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Agriculture and Food
Worm control in beef cattle
Brown Besier, Principal Veterinary Parasitologist and Jenny Cotter, Veterinary Officer, Albany
Worms and worm disease
against larvae newly picked-up from pasture. Large burdens of parasitic worms lead to reduced productivity in cattle. Typical signs are diarrhoea • Benzimidazoles (white drenches, for example, The major worm parasite of cattle in winter rainfall Fenbendazole Oral® Fencare®, Panacur®, areas is the brown stomach worm, (Ostertagia Systamex®)—oral drench and rumen injection. ostertagi). Other worms are black scour worm Effective against al adult worms, and about 90 (Trichostrongylus), the thin-necked intestinal to 95 per cent effective against larval Ostertagia. worm, (Nematodirus), hair worm (Cooperia) • Levamisole (clear drenches, for example, and the large bowel worm (Oesophagostomum Levamisole Gold LV®, Coopers Nilverm oral or pour on® , WSD levamisol®)—oral drench, ‘Winter scours’ often occur in yearling cattle and injectable and pour on. Less effective against occasional y in adults. Where brown stomach adult worms than other types and has a limited worm Ostertagia is the main parasite this disease effect against larval Ostertagia.
is referred to as ‘Ostertagiosis’.
Signs typical of worm disease may be due Drenching programs
to other causes. If a drench does not stop Even if signs of worms are not seen every year, the scouring or lead to improvement in body there may stil be a loss of weight gain, which is a common but hidden cost of parasites. A routine worm control program is worthwhile insurance, Drenches
especially in high and medium rainfall areas.
The ML (macrocyclic lactone) group of drenches are usual y the most suitable treatments where Beef calves rarely suffer from worm parasitism it is important to remove the larval stages of before weaning and routine treatment is not Ostertagia for instance, as in a strategic program, in mid summer. This group of drenches includes ivermectin, abamectin and moxidectin.
Drench in summer when weaning with an ML Other types of drenches may be useful for treating or a white drench. If using a white drench, and disease caused by worms in winter and spring.
worm disease has been a severe problem on the Residues of some of the ML drenches in cattle property in past years, a fol ow up should be given dung may have a harmful effect on dung beetles, one month later (a single treatment only with an particularly in the breeding stages. However, dung ML is necessary).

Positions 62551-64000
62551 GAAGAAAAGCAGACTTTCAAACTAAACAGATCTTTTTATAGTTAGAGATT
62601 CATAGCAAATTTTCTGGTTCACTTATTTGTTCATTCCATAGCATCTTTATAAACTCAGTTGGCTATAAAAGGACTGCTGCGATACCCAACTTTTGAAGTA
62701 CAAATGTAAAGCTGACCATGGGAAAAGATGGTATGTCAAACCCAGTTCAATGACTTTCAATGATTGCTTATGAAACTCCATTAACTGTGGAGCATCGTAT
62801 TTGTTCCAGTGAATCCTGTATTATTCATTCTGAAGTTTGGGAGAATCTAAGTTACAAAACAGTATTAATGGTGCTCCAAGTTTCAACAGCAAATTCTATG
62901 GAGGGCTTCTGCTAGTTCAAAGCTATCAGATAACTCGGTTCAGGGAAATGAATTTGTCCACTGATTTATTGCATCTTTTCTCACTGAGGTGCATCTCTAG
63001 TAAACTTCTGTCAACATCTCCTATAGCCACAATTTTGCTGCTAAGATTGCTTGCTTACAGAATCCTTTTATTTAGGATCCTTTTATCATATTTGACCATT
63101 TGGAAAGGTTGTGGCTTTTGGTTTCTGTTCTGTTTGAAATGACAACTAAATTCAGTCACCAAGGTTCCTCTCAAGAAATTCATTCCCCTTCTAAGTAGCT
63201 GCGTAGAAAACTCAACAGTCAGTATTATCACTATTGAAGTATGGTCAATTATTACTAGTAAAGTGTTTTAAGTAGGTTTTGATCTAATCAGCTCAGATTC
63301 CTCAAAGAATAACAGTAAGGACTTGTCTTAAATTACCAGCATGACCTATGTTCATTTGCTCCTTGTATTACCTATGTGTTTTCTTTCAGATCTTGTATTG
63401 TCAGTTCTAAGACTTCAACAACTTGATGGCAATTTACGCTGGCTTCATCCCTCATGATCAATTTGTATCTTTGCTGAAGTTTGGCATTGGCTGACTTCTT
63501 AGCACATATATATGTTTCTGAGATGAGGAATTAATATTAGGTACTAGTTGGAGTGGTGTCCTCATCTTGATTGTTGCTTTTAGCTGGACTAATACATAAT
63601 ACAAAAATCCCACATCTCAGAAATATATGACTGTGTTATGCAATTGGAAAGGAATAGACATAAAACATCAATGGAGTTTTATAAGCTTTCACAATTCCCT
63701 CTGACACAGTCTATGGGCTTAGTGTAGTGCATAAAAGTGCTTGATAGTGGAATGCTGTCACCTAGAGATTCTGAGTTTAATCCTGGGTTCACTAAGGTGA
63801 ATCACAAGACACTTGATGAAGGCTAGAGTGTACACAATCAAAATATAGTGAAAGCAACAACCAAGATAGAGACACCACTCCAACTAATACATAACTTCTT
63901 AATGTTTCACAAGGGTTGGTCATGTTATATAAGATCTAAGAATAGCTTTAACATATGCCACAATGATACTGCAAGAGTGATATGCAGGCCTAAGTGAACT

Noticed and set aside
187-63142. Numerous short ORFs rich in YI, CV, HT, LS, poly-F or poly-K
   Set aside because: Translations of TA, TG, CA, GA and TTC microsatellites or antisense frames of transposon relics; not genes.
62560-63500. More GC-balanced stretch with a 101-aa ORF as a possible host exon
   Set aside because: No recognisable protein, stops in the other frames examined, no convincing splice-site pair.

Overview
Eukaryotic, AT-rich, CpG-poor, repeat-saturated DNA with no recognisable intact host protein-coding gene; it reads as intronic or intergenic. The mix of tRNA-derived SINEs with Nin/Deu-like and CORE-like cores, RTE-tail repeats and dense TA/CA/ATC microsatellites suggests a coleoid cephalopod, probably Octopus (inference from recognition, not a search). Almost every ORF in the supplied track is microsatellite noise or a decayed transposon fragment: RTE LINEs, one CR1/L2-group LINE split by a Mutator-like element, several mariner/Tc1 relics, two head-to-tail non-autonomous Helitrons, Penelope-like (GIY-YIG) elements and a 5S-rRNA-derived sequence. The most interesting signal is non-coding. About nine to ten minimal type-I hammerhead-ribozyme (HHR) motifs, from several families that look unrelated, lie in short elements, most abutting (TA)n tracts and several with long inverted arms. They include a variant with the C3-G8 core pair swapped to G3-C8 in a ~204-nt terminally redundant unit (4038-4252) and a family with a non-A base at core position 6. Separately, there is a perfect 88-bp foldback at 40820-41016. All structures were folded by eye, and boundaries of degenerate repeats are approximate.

beetles in WA breed mainly in the spring months when it is not usually necessary to drench cattle.
drenching program provides good control of There are three major drench groups:
worms in beef yearlings. If there has been a history • ML’s (for example, abamectin, Avomec®; of worm problems on the farm then an additional drench in May with a white drench or an ML may Bomectin®; moxidectin, Cydectin®, Cydectin® formulations. Effective against al adult and larval stages with some long acting effect The Chief Executive Officer of the Department of Agriculture and Food and the State of Western Australia accept no liability whatsoever by reason of negligence or otherwise arising from the use or release of this information or any part of it.
For more information visit Two year olds/first calf heifers In some herds these cattle suffer from worm disease more than the adults. If this is the case, a routine summer treatment may be warranted.
Adult cowsWorm disease is rarely a problem in mature cows and no routine treatment is recommended. Cases of disease in individual animals should be treated when it occurs.
BullsBul s suffer from parasitic diseases more than cows and a routine summer drench is advisable. As the breeding program depends on the bul s, a drench before joining may be a good precaution.
Ostertagiosis Type 2
A different form of worm disease, ‘Ostertagiosis
Type 2’, can cause severe effects but is fortunately rare in Western Australia. It occurs when there is a mass emergence of larval stages of Ostertagia from the gut wal . This causes severe damage to the gut, and is seen as profuse scouring, rapid dehydration and death if not treated. It occurs especial y in adult cattle, particularly in bul s, during late summer and autumn.
If this disease is suspected a vet should be contacted to confirm the diagnosis, discuss treatment and its prevention.
Note: Mention of trade names does not imply
endorsement or preference of any company’s product by the Department of Agriculture and Food, and any omission of a trade name is unintentional. Recommendations were current at the time of preparation of this publication.
Copyright Western Australian Agriculture Authority, 2009 Copies of this document are available in alternative formats upon request.
3 Baron-Hay Court South Perth WA 6151Tel: (08) 9368 3333 Email: [email protected] Website:


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